NEWS and MEDIA EVENTS
WRITER'S DIGEST CONTEST WINNER
My story, "Familiar Words," won 1st place and appears in the March/April 2018 edition of WRITER'S DIGEST MAGAZINE.
Celebrating 25 years of CHICKEN SOUP for the SOUL success, and many more, with Amy Newmark, publisher and editor-in-chief (pictured) & fellow contributors. The luncheon held in Princeton, NJ, was an informative and fun event for authors.
Thanks to all those attending the Meet the Author at Roseland Public Library, Roseland, NJ
To read the article appearing in the Winter 2016 edition of RadiusMagazine titled, "Look Back Move Forward," about my book of the same title:
You can read about me as a contributor by hitting the link:
LOOK BACK MOVE FORWARD
PODCAST OF "MOTHER-DAUGHTER CONNECTION"
Listen and enjoy as Amy Newmark, Editor of Chicken Soup for the Soul: Best Mom Ever! discusses my truly miraculous story,
West Caldwell resident's book honors late father
Valerie Almquist's novel mirrors family life in West Caldwell
By REBECCA LORENZO Staff Writer Oct 26, 2015
West CALDWELL TWP.—Valerie Almquist, a 40-year local resident, has immortalized the memory her father in her first novel “Look Back Move Forward,” which was released on Tuesday, Oct. 13.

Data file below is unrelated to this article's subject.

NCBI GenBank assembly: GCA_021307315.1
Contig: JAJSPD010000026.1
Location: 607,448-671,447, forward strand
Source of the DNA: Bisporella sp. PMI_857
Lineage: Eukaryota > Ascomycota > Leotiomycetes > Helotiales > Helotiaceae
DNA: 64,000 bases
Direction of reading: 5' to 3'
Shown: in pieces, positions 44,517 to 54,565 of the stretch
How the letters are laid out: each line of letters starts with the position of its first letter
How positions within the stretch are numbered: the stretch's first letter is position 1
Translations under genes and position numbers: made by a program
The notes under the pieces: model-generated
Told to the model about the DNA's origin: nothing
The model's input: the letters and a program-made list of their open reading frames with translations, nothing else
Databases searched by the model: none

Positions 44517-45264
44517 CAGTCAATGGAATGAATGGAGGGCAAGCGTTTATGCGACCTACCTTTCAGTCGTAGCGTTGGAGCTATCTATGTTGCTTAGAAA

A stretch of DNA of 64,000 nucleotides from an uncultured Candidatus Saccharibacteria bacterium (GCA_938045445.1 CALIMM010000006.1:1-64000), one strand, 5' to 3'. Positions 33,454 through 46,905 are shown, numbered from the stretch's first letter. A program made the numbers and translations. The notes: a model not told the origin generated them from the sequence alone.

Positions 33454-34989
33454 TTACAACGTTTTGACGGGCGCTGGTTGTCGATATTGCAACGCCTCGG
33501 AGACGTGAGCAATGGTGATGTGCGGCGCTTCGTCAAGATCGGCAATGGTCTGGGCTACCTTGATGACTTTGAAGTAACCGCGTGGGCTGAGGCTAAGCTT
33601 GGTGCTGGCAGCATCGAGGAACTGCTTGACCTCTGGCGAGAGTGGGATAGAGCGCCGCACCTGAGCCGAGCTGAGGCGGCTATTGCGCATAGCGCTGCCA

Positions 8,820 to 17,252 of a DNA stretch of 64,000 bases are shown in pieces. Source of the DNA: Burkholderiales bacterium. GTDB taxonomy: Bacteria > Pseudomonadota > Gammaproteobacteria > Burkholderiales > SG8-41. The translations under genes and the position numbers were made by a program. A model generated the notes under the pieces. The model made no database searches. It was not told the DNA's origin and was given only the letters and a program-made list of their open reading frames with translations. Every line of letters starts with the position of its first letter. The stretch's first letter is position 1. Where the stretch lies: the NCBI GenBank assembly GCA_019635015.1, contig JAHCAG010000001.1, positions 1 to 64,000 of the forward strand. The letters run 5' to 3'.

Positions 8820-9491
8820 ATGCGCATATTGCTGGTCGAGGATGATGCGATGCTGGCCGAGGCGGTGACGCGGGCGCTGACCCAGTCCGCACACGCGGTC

“Look Back Move Forward” follows two brothers who are transported back to Dec. 22, 1939 during the Great Depression. While seeking refugee in a dark, musty cellar in a poor Italian immigrant neighborhood, the pair befriend a poor boy living on the fourth floor of the tenement who, despite his hardships, manages to make the best of his situation.
According to Almquist, weaving her father into her novel helped her come to terms with his death.
“My father passed away in 2012, and I woke up one night with the idea for this book,” said Almquist. “The writing process was a constructive outlet for me to express my feelings and cope with loss.” Almquist commemorated her father by including pieces of his own life in her book. “I included many details about my father in the story,” she said. “Remembering all these details and including them in the story put a smile on my face as I typed every word.”
Her father’s character, Stomper, is named after the nickname he was given in real life. Much like his character, he worked from youth shining shoes on street corners and setting up pins at bowling alleys. In addition, he loved the movies Gunga Din and Angels with Dirty Faces, both of which are mentioned in the story. He also met Almquist’s mother, whom he calls “sweet pea,” at The Proctor’s theater in both the book and in real life... (more...)